I am writing this on December 24th shortly after walking Rabia in four degrees with a minus-sixteen windchill. By the time you read this we’ll be peering into fifty degree weather.
My first thought is biographical — a memoir of Rabia’s short life. She will turn nine in a few months but is too vain to admit it. Her first three years were enjoyed in Vermont. A real minus-sixteen was not unheard of on our nighttime walks up on the border with Quebec. She loved it and the snow. The deeper the better. I would throw a snowball in one direction and as she got to it — nosing into the snow to find it — I would throw one in the opposite direction. Off she would bound like a deer. Back and forth, back and forth. My arm would get sore before she tired of the play.
Not this morning. After doing her business I found myself pulling her home because her paws were so cold she didn’t want to take another step. Poor thing, she didn’t want to stand still but it hurt too much to go forward. I took her leash off as soon as we were in sight of the house and told her to go home while I went to the dumpster with a knotted green baggie. She darted to the porch, turned around and sat to make sure I was coming. “Go on,” I shouted above the wind. She turned and headed to the porch. When I turned back toward the house from the dumpsters she was sitting on the edge of the porch starring at me, just waiting.
She has forgotten all that wintry play just like you, dear reader of the future week, have forgotten what minus-sixteen feels like. We can remember the idea of pain but not the actual feel of it, at least most of us don’t have acutely sensual memory. Our memories have limited ability to hold sensation and that is a definite liability as we walk into the new year.
A significant swath of the public is like Rabia was this morning, not wanting to stand still but resisting the pain of moving forward toward an honest reckoning. Trump aside, there are millions of Americans who support the sentiments of the January 6th Capital rioters and who seem ready to blow up what is, in favor of whatever is not what is. There is no single ideology or vision guiding that toxicity. If indeed there is a battle for the soul of the nation, it has stalemated and in the interim we have lost our soul.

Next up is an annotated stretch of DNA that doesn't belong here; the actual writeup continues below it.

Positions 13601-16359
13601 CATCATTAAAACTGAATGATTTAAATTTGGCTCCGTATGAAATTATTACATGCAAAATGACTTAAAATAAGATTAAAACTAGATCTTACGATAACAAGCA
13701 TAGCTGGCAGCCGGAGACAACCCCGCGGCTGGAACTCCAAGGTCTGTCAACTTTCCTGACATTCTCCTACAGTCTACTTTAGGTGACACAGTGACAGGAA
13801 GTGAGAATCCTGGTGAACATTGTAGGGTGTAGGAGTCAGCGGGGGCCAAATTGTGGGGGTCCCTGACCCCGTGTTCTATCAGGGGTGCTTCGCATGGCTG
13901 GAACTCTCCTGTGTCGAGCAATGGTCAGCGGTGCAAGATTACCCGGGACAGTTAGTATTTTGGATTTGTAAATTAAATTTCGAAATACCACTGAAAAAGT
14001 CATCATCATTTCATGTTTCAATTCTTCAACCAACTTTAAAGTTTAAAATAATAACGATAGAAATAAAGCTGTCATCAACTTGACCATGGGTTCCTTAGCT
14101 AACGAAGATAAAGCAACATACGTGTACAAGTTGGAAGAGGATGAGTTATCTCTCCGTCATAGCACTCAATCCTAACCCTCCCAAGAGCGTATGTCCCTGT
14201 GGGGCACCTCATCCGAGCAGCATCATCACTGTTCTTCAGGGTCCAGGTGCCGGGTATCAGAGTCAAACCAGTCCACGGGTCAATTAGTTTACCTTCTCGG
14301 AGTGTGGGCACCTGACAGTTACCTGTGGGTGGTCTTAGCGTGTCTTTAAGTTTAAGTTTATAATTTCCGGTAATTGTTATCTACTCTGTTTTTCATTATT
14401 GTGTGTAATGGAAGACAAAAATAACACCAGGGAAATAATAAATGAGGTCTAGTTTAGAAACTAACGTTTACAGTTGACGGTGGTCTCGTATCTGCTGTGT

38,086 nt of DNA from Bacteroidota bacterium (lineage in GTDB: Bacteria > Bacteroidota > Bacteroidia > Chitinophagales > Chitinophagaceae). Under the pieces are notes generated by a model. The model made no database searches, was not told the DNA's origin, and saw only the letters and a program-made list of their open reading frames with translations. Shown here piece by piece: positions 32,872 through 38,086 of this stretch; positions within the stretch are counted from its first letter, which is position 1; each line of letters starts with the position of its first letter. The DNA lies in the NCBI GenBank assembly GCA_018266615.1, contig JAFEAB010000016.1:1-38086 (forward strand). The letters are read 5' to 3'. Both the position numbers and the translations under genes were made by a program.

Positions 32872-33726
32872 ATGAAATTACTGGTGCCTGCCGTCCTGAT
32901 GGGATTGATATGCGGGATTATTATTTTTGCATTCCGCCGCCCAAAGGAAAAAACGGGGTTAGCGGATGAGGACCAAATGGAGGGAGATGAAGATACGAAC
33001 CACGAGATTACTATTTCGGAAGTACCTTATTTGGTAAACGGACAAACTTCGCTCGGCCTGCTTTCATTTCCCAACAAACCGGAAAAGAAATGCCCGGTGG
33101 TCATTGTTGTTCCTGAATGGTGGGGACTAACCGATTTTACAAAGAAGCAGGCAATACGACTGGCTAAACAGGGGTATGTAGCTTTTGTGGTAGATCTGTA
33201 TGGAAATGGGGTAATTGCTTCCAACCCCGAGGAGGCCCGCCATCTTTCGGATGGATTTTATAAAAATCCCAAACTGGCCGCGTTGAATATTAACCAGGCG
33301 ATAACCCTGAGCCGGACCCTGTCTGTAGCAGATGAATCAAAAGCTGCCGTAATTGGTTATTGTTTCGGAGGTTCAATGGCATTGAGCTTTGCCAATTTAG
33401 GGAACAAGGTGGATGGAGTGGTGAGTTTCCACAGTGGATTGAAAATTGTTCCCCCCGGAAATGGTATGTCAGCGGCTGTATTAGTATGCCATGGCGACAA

Moving forward requires remembering that our Founders defined Black Americans as less than fully human and enshrined slavery. Moving forward means remembering the genocide conducted against indigenous peoples, naming the ways we violently persecuted LBGQT people, and the means used to restrict the social, economic, and political participation of women. Memory is required to move forward.
While there is a solid core of the MAGA body politic that consciously aims and desires to reactivate the violence we have done to select groups within our society, some of them have hearts and minds yet able to be redeemed by a broad and intentional act of collective memory. Going forward means remembering what we have done and left undone, so that we resolve to never do them again.